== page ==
MUHAMMAD Ali insists he can hold his head up high despite the Keighley boxer seeing gold slip through his grasp at the Youth Olympic Games.

Despite arriving in China on Tuesday, August 12, Ali had to wait 11 days to get his assault on the second summer Youth Olympic Games underway.

And the long wait clearly gave him itchy feet as the 18-year-old breezed through his 52kg preliminary bout against Masud Yusifzada on Saturday.

That set up a mouth-watering semi-final with American Shakur Stevenson 24 hours later, the fighter who beat Ali for AIBA Youth World Championships gold back in April.

But try as he might, Ali couldn’t enact his revenge, losing by a unanimous decision, even if he felt he pushed his victor all the way.

“I’m gutted. I tried my best,” said Ali. “He is a good boxer, he has won two world junior championship titles back to back and won boxer of the tournament this year as well.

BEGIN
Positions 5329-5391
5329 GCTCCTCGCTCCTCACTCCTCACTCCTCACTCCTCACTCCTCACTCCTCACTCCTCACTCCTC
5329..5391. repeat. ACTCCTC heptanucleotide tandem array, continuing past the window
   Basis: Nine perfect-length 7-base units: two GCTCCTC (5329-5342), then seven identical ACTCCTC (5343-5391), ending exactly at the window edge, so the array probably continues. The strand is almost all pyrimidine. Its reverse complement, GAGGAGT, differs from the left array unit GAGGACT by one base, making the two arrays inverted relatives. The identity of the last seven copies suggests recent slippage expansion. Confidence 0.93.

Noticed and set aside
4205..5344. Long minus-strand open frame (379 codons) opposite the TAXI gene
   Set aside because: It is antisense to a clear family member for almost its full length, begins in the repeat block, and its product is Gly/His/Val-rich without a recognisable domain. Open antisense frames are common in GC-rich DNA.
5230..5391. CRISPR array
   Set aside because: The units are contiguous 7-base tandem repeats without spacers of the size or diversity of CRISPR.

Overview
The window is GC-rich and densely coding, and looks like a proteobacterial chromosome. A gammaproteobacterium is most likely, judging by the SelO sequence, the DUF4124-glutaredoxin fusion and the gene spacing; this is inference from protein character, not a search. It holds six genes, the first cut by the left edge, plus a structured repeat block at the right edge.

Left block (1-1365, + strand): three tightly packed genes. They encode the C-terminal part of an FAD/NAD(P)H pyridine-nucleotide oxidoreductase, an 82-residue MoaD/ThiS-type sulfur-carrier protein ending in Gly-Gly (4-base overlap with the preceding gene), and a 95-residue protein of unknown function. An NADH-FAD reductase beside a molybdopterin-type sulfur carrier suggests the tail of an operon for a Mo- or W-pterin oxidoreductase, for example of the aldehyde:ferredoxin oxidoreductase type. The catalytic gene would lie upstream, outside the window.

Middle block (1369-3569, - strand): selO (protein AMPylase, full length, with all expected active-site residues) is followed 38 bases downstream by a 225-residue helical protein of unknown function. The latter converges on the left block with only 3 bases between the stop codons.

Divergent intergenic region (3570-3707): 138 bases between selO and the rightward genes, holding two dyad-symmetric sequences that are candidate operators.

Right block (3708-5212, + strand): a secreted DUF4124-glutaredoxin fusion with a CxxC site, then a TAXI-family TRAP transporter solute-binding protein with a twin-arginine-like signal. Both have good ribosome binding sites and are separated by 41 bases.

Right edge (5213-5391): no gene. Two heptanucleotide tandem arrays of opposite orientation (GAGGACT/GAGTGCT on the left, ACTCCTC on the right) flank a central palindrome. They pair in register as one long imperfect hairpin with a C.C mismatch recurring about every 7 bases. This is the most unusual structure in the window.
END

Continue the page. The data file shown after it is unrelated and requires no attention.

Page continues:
“I think I pushed him all the way to the end. Every other fight I’ve seen him box he gets through it quite easily, so I definitely pushed him.

“In my first fight I didn’t box great but I knew I could up it because I had a cut above my left eye that I got in sparring and I hadn’t done any proper sparring in ages.

“So the first round was all about just getting through but I am just disappointed that I couldn’t win my semi-final.”

All is not lost for Ali however as he goes again tomorrow in the bronze medal match.

He faces off against Indian Gaurev Solanki and the Bury Amateur boxing club star is determined not to head home empty handed.

“I’ve got the Indian boxer next in the bronze medal match, I need to win that and I am determined to win it,” Ali added.

“I want to win that bronze medal. I’ve not fought him before so I am going to watch some videos of him with the coaches and I am determined to get that medal.”

*The British Olympic Association prepares and leads British athletes at the summer, winter and youth Olympic Games. It works in partnership with sport national governing bodies to enhance Olympic success and is responsible for championing the Olympic values. Visit